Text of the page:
In what is being counted as a diplomatic victory here in New Delhi, Pakistan-based terrorist leader Masood Azhar was added to the UN Security Council (UNSC) “ISIL (Da’esh) and Al-Qaida Sanctions Committee” (colloquially, the 1267 Committee) sanctions list earlier today. Azhar heads Jaish-e-Mohammed (JeM), a group that the 1267 Committee had proscribed in 2001 for its links with Osama bin Laden. Indian security services blame JeM for a series of extremely serious attacks that have brought India and Pakistan to the brink of war on two occasions in the past.
In December 2001, JeM – along with Laskhar-e-Taiba, another Pakistan-based terror group – attacked the Indian Parliament Building, leading to the largest Indian military mobilization against Pakistan since the 1971 war between the two countries. In February this year, a JeM suicide bomber attacked a paramilitary convoy in Pulwama, Kashmir. India’s consequent aerial retaliation against a suspected Jaish camp in Pakistan – and Pakistan’s counter-retaliation – saw the first dogfight between the two air forces since 1971.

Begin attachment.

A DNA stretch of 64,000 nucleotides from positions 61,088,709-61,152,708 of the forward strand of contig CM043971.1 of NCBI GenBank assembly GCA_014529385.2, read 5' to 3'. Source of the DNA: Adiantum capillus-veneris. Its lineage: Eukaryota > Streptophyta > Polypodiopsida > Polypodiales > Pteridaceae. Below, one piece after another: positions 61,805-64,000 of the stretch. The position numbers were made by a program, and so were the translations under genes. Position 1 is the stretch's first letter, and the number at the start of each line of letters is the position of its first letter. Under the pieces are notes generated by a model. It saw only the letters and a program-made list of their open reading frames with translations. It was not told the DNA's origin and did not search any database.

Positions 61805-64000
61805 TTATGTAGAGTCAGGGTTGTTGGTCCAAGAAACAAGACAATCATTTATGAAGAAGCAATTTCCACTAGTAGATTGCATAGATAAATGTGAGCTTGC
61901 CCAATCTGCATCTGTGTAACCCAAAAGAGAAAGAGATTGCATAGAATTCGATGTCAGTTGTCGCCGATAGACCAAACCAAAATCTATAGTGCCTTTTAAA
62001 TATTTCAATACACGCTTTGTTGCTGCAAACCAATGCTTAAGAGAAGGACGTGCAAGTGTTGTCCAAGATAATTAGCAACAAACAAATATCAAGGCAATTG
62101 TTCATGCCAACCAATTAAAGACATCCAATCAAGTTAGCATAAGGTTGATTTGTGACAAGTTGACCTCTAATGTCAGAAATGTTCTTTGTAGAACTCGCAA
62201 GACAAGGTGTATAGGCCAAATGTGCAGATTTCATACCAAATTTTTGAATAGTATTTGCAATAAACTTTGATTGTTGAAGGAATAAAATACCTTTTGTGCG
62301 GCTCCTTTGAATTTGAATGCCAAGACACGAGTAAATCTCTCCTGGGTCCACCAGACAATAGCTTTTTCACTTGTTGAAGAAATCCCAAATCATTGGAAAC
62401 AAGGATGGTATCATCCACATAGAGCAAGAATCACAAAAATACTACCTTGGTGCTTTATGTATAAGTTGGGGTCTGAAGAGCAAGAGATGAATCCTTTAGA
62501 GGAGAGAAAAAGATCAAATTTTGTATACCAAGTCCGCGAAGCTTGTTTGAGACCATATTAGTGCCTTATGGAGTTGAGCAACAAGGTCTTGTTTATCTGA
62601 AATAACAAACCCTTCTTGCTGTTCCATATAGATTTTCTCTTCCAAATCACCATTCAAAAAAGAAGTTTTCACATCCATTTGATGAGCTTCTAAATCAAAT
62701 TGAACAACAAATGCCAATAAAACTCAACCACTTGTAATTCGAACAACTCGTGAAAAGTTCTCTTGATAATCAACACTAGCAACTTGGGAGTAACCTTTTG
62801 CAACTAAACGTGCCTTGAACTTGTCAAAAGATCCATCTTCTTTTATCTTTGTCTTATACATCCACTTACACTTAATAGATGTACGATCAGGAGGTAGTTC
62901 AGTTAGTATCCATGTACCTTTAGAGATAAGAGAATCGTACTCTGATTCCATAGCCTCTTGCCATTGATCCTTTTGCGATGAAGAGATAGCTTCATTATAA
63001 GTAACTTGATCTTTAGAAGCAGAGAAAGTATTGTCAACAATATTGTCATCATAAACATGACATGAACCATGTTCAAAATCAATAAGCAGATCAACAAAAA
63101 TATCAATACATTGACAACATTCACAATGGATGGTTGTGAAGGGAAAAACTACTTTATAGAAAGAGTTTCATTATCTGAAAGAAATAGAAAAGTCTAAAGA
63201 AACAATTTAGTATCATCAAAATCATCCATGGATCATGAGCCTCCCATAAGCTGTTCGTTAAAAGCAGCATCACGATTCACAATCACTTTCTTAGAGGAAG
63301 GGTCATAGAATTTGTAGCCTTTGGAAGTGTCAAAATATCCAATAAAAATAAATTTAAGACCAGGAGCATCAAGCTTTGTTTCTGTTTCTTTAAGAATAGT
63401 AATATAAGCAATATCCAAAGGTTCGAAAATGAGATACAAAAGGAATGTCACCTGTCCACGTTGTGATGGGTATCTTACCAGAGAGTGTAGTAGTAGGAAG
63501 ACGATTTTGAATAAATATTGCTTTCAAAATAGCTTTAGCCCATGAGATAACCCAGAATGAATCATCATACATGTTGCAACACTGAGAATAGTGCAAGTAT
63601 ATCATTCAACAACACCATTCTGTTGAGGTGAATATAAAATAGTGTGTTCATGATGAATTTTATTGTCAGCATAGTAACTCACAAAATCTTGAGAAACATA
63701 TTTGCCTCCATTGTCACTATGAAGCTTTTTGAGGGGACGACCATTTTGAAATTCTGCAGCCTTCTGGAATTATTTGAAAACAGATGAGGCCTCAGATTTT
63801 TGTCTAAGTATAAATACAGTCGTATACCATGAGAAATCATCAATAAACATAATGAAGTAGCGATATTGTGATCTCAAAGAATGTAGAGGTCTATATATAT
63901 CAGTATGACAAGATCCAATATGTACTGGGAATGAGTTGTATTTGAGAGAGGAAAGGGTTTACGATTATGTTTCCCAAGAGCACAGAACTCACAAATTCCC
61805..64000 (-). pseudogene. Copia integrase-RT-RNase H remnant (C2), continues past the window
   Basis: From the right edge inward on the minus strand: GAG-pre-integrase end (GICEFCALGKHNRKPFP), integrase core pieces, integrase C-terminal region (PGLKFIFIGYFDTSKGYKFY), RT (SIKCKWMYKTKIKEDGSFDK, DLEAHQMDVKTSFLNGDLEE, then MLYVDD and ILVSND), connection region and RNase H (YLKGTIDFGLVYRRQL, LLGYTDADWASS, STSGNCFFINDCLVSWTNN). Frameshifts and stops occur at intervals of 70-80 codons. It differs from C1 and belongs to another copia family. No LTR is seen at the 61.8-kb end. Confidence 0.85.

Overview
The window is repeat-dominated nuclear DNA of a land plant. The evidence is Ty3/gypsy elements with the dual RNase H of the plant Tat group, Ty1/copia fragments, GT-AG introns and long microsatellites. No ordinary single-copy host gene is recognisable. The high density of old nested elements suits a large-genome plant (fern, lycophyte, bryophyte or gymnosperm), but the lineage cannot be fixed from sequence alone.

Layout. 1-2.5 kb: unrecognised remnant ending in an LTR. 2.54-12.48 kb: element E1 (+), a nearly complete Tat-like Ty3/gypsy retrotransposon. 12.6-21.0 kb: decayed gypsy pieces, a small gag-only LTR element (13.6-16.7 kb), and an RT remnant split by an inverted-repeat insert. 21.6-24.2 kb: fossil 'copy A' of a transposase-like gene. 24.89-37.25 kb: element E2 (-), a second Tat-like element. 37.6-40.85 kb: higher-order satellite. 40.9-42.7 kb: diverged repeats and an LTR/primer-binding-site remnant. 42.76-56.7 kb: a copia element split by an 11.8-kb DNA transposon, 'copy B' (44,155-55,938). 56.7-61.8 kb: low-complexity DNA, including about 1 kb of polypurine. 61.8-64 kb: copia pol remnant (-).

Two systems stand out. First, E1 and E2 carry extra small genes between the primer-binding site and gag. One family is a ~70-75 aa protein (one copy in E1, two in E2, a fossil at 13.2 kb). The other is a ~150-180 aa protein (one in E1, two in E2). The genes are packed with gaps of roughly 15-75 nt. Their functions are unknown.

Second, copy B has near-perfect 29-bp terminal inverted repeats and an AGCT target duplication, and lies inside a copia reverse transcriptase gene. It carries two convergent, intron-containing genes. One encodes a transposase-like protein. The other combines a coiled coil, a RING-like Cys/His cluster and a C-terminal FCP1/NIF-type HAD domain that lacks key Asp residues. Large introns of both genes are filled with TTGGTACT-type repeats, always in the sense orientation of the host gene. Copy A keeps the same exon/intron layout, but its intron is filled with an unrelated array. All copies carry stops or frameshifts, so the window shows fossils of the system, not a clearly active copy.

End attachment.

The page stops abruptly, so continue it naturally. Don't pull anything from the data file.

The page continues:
At a basic level, there is no denying that the UNSC move is only likely to have a symbolic effect: to mark Azhar as a “global terrorist,” as most Indian news outlets are describing it. He is neither known to be an intrepid globetrotter nor is he likely to stash his cash in, say, London or New York. Therefore, asking UN member states to ban him from visiting their countries and/or freezing his assets (as the 1267 Committee demands) is unlikely to have any tangible impact – unless Pakistan cooperates. Whether it does or does not – and Pakistan’s record really doesn’t give one much ground for optimism – remains to be seen.
Recall that India – with strident support from the United States, France, and the U.K. – has pushed for Azhar’s listing for a decade now. Out of the five attempts (including today) over the past decade, the last four bids to do so were scuttled by China, perhaps Pakistan’s closest international ally. Most gratingly for New Delhi, Beijing’s last so-called technical hold on the Azhar proposal was on March 13 this year – a month after the JeM-orchestrated Pulwama attack. So, a natural question to ask is: why now?
The timing itself provides clues that allows us to make a plausible conjecture. Let me explain.
That South Asia’s security dynamics are increasingly triangular is obvious: China’s support for Pakistan – militarily, economically, and diplomatically – has increased Islamabad’s relative power in the subcontinent and, consequently, kept India boxed in a continental stalemate. On its part, India’s China policy has oscillated between paralyzing pessimism (daunted by the massive power asymmetry between the two countries), heroic activism (the 2017 Doklam standoff, India’s stance on the Belt and Road Initiative), and unfounded optimism (global governance collaboration through the BRICS, SCO, and G-20).